- 1 The Fear of Balloons Is Real
- 2 What Is Globophobia All About?
- 3 What Causes Globophobia?
- 4 Symptoms of Globophobia
- 5 Self-help to Overcome Globophobia
- 6 Professional Help
- 7 Coping with Balloon Phobia
- 8 To Sum it Up
The Fear of Balloons Is Real
Having a fear of balloons might seem unbelievable, but such a condition exists. In medical terms, the fear of balloons is called globophobia. The fear encompasses everything from the thought of balloons, to the sight, smell, and even the idea of balloons floating away.
Typically, society understands a fear of spiders or heights as these are more common occurrences. But when it comes to the fear of balloons popping, many might laugh about it and dismiss it as irrational. To those suffering from this phobia, life can be difficult.
Most people know that balloons aren’t dangerous. But sufferers of globophobia experience a sense of powerlessness over their fear.
If you have this problem, you aren’t alone. The phobia is real; a number of other cases do exist. What’s more, help is available.
What Is Globophobia All About?
This phobia could arise from an experience of getting startled by balloons at social events during childhood. That overwhelming feeling might persist into adulthood. The fear is also associated with the unpredictable bang that comes from balloons.
Like any phobia, globophobia symptoms and severity vary. Some with this condition can tolerate balloons if they’re deflated. However, the minute balloons are inflated, it causes anxiety. In other cases, the phobia sufferer fears hot air balloons, but can withstand smaller balloons.
What Causes Globophobia?
Like in most phobias, this one could emerge from a negative experience during one’s childhood. A fear of balloons popping is typical in young children and tends to diminish with age. But for phobia sufferers, the fear could have continued into adulthood and become overblown because of a significant event when they were a child. For example, they might have experienced a balloon exploding or popping in the face, and got hurt. Or a traumatic event occurred at a birthday party, and because balloons are associated with the occasion, the phobia sufferer developed terrifying thoughts regarding balloons.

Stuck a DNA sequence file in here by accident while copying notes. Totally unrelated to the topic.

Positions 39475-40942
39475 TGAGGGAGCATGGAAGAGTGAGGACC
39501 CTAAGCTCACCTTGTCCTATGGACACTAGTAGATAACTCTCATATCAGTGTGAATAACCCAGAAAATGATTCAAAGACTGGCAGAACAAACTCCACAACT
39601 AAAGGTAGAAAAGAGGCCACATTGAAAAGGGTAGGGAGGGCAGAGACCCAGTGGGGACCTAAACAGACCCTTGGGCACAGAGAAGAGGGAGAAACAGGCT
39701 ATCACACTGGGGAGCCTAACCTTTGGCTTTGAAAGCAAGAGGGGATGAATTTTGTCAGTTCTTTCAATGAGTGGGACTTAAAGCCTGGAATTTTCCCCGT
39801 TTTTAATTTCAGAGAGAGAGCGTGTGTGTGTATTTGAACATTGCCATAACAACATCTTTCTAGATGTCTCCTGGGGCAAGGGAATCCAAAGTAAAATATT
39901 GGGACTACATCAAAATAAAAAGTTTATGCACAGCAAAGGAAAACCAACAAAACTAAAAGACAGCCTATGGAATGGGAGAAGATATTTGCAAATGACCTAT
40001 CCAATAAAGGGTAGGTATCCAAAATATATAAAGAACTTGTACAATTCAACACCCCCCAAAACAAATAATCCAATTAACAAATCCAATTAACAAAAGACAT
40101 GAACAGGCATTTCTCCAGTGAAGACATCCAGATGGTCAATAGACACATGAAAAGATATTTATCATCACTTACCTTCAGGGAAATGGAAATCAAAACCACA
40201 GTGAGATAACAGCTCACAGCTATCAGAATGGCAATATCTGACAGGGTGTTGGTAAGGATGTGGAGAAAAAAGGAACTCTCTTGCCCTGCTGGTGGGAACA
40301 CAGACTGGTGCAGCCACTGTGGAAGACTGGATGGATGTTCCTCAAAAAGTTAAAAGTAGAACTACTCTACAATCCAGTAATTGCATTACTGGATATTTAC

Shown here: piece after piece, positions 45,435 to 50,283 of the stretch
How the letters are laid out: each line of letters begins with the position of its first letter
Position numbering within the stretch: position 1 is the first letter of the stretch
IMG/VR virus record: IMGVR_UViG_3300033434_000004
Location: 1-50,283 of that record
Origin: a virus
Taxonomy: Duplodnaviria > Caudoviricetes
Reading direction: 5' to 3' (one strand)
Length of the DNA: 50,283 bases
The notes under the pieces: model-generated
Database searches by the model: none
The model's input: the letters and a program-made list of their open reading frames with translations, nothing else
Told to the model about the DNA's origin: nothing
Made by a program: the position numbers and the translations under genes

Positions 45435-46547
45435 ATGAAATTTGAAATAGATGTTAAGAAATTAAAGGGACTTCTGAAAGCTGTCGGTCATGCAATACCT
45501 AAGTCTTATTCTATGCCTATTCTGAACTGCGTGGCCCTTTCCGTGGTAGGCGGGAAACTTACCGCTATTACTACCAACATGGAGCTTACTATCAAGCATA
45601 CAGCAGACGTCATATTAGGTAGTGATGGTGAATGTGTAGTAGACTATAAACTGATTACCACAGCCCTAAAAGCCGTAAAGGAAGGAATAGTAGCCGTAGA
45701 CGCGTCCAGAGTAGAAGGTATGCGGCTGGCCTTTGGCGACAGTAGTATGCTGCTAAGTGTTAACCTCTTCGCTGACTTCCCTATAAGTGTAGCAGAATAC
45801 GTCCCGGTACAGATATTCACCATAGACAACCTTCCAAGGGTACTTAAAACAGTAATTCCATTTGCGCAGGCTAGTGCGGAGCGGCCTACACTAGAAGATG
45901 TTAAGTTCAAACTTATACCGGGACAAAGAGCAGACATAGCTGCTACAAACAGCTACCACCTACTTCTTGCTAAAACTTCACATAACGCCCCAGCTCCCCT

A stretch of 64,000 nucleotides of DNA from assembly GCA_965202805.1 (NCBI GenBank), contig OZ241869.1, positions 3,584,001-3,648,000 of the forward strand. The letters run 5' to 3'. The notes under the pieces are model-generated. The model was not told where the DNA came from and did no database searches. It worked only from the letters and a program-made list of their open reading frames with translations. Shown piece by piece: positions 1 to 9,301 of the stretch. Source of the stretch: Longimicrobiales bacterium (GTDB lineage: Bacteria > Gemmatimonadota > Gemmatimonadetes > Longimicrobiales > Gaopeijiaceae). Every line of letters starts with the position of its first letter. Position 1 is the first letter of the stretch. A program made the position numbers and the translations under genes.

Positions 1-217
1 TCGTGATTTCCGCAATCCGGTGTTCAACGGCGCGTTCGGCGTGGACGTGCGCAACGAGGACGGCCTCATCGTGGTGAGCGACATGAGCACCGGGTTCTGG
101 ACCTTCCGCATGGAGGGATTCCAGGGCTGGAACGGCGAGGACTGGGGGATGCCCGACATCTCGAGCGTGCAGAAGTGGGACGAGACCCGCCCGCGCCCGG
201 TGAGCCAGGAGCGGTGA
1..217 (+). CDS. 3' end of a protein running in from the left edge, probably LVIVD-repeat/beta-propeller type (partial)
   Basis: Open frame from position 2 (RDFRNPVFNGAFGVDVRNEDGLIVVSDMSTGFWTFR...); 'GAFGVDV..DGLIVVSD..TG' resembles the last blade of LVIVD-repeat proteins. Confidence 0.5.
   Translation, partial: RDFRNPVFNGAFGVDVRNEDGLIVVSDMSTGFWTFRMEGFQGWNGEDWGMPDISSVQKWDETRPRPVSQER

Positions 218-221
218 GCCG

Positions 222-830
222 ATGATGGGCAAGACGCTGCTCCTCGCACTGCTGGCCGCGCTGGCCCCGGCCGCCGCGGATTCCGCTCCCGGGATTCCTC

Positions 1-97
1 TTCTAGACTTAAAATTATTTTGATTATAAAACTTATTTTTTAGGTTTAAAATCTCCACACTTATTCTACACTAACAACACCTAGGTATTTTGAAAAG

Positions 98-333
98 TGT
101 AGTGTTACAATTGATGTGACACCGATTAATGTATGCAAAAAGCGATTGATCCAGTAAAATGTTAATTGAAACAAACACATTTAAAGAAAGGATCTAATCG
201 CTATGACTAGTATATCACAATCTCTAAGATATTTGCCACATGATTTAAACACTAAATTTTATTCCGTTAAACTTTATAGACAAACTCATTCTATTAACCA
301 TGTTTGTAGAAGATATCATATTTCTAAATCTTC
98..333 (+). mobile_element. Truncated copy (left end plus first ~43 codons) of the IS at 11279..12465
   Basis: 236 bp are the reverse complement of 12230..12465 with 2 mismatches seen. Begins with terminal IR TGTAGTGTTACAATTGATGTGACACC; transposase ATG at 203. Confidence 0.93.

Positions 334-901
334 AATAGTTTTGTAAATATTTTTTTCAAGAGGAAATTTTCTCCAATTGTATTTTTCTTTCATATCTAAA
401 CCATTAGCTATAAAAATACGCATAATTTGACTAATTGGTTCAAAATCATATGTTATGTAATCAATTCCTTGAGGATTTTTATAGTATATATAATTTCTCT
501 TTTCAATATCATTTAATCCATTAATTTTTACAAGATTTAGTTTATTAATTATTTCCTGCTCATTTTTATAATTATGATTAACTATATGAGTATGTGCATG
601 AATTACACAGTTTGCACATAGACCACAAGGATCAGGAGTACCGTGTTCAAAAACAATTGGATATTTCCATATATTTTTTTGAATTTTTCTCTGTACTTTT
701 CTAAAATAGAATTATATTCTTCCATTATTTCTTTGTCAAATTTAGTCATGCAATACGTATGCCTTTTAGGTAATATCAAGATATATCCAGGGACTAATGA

Additionally, when balloons pop, they create a sound that resembles a gunshot. The sound of a balloon suddenly exploding could cause a fright to anyone, with or without phobia. But for some people, for instance those who have a heightened mental state, have an anxiety disorder, or children who are easily frightened, the impact is more severe.
Globophobia could also merge with another type of phobia: coulrouphobia, or the extreme fear of clowns. That’s because you often see these two—balloons and clowns—together.
Symptoms of Globophobia
When triggered, phobia sufferers could experience one or more symptoms. A few of the common symptoms include:
- Shallow or rapid breathing
- Trembling, shaking, and sweating
- Gastrointestinal distress, such as nausea
- Panic attacks
- Severe anxiety
- A sense of no control
Self-help to Overcome Globophobia
Self-help strategies to overcome globophobia can be effective in coping with the condition and even prevent it from triggering. If you’re undergoing globophobia treatment, these self-help strategies could serve as a complement.
Face Your Source of Fear Gradually
Exposure is one of the most effective ways of overcoming this phobia. You’ll want to face your fear in a safe and controlled way. Some opt to do this in a therapeutic setting or with the assistance of a family member or trusted friend. Develop particular steps to become more comfortable with balloons. You’ll need to practice and follow each step until you feel more relaxed. This approach takes time, and you might need to repeat the process several times before you achieve your goal. Be sure to exercise patience with yourself.